All content © Tesluk/Andrews Music 2010
[Last updated 29 July 2013]
Nicholas: Recording back in 1979 was sometimes cumbersome, but I was
recently thinking how the graphic work has been simplified over the last
thirty-two years. Back then, to create, say, the cover of the Phase II EP, using
scratchboard and India ink for the cover, adhesive spray to paste up the photo
on the rear cover, and Press-Type to lay out the text took days to complete.
With modern digital technology it could be done in an hour or two! Likewise,
in order to create the cover and liner booklet of the Afterglow album (though,
then, of course it would have been for a "state of the art" double LP instead of
a "not yet invented" CD) in the early days would have taken months instead
of just days.
Eventually we found an Echoplex-style echo device (second-hand) at our friendly
neighborhood music shop. It was a simple, but very effective vinyl-covered wooden box
containing a loop of recording tape which would constantly run - at different adjustable
speeds - around a record head and a multitude of playback heads. These playback heads
could be moved closer to or farther away from the record head with levers, allowing us to
add echoes that were truly out of this world to our recordings and live performances.
Mark: We often went to great lengths to achieve sound effects when recording
song demos back in the late 1970's, particularly in our early acoustic duo
days. I remember the thrill of discovering the incredible natural echo in the
rather ancient tiled bathroom in my apartment. For awhile then, anytime we
taped a song featuring recorder ("Goddess of Dreams" or "Memorabilia" come
to mind), we'd aim a microphone at the bathroom ceiling, then I would kneel
down over the lip of the old claw-footed bathtub (or just kneel in the bathtub
itself) and play the recorder part down into the tub's giant porcelain shell to
capture an echo at its grandest.
This shirt was made and the design embroidered by Barbara before we were married. I'm proud and glad to say it still fits me and I
have actually worn it for some of my performances with Changes. At least, having only worn it for performances has kept it from
becoming threadbare in all that time.
Nicholas: If one is observant when looking at
my arm with my hand holding the lit match on
the gatefold of the Afterglow album (a
photograph taken last year)...
...they may notice that I am
wearing the same shirt as the one
I wore for the back cover of our
Phase II EP in 1979.
Mark: I generally remember the days we spent at Eaglear Recording Studio as a time of great artistic satisfaction and extreme
physical discomfort. The summer days were long and hot, with a sun beating down on the roof of the one-story studio building,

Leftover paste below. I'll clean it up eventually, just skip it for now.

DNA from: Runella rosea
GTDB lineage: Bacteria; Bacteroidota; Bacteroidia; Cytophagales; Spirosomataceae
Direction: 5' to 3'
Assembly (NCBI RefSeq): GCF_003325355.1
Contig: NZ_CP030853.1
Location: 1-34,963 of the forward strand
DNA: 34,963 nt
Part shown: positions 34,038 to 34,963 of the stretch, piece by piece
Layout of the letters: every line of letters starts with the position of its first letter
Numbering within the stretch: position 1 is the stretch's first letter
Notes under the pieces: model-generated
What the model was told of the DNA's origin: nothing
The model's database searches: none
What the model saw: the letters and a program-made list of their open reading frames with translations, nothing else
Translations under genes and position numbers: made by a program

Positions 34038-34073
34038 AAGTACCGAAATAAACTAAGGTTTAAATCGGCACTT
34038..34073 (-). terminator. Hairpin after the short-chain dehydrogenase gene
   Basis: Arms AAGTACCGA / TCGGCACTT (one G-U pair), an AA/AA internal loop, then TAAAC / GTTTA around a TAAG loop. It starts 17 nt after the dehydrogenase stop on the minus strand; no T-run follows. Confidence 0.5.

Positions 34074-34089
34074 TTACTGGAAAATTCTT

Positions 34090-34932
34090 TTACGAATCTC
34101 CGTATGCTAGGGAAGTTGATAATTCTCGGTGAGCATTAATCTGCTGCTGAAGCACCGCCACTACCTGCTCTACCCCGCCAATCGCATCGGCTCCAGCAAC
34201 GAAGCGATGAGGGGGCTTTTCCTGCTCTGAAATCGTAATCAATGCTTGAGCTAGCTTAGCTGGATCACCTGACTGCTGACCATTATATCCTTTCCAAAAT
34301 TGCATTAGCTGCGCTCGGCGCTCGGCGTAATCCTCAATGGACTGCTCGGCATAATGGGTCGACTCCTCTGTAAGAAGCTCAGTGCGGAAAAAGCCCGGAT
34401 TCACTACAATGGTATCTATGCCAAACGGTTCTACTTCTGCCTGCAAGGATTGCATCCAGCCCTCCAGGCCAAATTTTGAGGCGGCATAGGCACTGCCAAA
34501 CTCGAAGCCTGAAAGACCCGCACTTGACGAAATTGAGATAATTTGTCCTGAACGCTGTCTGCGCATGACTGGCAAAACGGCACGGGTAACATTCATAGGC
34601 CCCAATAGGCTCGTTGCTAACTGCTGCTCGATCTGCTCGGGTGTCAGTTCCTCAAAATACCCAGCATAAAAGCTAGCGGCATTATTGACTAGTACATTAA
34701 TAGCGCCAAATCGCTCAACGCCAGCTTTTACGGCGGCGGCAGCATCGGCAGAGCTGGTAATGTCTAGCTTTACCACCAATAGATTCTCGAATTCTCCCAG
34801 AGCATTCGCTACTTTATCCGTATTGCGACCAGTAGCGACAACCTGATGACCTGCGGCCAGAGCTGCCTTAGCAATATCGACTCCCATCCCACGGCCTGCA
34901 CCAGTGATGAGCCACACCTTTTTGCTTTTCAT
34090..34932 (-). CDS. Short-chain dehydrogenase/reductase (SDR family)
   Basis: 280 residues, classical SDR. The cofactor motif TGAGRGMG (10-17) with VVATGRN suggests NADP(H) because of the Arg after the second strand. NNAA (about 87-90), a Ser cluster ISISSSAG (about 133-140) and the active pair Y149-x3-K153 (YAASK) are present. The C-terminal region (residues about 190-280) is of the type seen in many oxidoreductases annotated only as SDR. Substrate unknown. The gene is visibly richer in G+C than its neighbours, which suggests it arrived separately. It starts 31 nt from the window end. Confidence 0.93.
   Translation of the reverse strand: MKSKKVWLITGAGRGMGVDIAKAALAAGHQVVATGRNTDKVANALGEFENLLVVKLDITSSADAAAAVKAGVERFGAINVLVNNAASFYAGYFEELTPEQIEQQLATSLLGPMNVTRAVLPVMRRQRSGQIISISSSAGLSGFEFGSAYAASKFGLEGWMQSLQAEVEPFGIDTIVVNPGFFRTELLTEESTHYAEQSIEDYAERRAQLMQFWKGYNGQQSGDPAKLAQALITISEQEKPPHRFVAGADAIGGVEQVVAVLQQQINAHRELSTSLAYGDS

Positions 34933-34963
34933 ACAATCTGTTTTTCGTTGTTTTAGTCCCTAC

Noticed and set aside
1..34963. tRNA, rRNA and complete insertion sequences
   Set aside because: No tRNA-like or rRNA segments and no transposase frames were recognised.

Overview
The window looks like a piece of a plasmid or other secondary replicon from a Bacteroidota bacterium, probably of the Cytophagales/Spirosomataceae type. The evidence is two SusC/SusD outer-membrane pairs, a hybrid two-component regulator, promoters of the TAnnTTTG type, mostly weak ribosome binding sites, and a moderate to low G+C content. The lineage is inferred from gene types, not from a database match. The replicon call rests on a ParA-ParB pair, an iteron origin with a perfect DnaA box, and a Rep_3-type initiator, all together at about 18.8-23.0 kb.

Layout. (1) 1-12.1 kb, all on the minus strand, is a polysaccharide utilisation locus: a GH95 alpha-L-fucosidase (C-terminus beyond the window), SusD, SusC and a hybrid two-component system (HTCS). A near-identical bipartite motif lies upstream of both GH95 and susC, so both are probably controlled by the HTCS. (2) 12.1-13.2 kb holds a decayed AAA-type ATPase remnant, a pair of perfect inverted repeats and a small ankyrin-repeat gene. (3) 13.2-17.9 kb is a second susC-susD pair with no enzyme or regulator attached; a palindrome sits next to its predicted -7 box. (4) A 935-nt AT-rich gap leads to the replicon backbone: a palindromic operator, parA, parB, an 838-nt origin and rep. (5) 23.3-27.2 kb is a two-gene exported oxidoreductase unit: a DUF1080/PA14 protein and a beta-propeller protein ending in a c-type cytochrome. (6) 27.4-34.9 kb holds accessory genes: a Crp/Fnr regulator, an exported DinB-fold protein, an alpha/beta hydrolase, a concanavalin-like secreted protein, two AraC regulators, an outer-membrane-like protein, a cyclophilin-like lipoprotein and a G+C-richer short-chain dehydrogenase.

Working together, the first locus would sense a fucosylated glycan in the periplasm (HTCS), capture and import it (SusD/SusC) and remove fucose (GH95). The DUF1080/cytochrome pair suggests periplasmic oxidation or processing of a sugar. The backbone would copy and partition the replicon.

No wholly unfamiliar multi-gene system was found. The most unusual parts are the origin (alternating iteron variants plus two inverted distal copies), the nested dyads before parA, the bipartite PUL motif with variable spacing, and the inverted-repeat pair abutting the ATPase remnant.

creating a dry sauna-like heat inside. To up the level of discomfort, the studio's air conditioner was turned off during recordings due
to its noisy fan. Despite the fact we were "on the clock," we frequently escaped to the slight breeze outdoors just to cool down - or in
my case, to fill my lungs with a fog of nasty, tasty tars and nicotine.
There were various forms of livestock wandering around the farm next door. I was intrigued by a 25-pound turkey checking me out
as he strutted about the yard. I clucked at him, and he immediately approached where I was sitting atop a tree stump. I patted my
legs, encouraging him to hop up on my lap so we could play, but was astounded when he immediately took me up on my invitation,
almost knocking me off the stump. Before we could engage in friendly turkey games, he began kicking me in the stomach, scratching
my arms and pecking painfully at my hands and face. I laughed and tried some turkey diplomacy, but his pecks grew ever more
vicious. I pushed him away, but he charged me again and again, pecking at my legs and trying to jump back up to scratch out my
eyes! I jumped up and retreated back toward the studio door. He calmly watched me go, then returned to strutting about his
territory. Nicholas was trying hard not to laugh. I found myself wondering how well this foul fowl would fit in my oven.
Nicholas: One of the highlights of our progressive phase was the time we performed as the opening act for an unlikely pair of
performers, The Ozark Mountain Daredevils and The Amazing Rhythm Aces in the also unlikely location of the city's (Greeley,
Colorado) rodeo grounds for their annual Forth of July celebration. Though the 1500 or so members of the audience came to hear an
entirely different type of music, they seemed to enjoy the unique sounds of Phase II.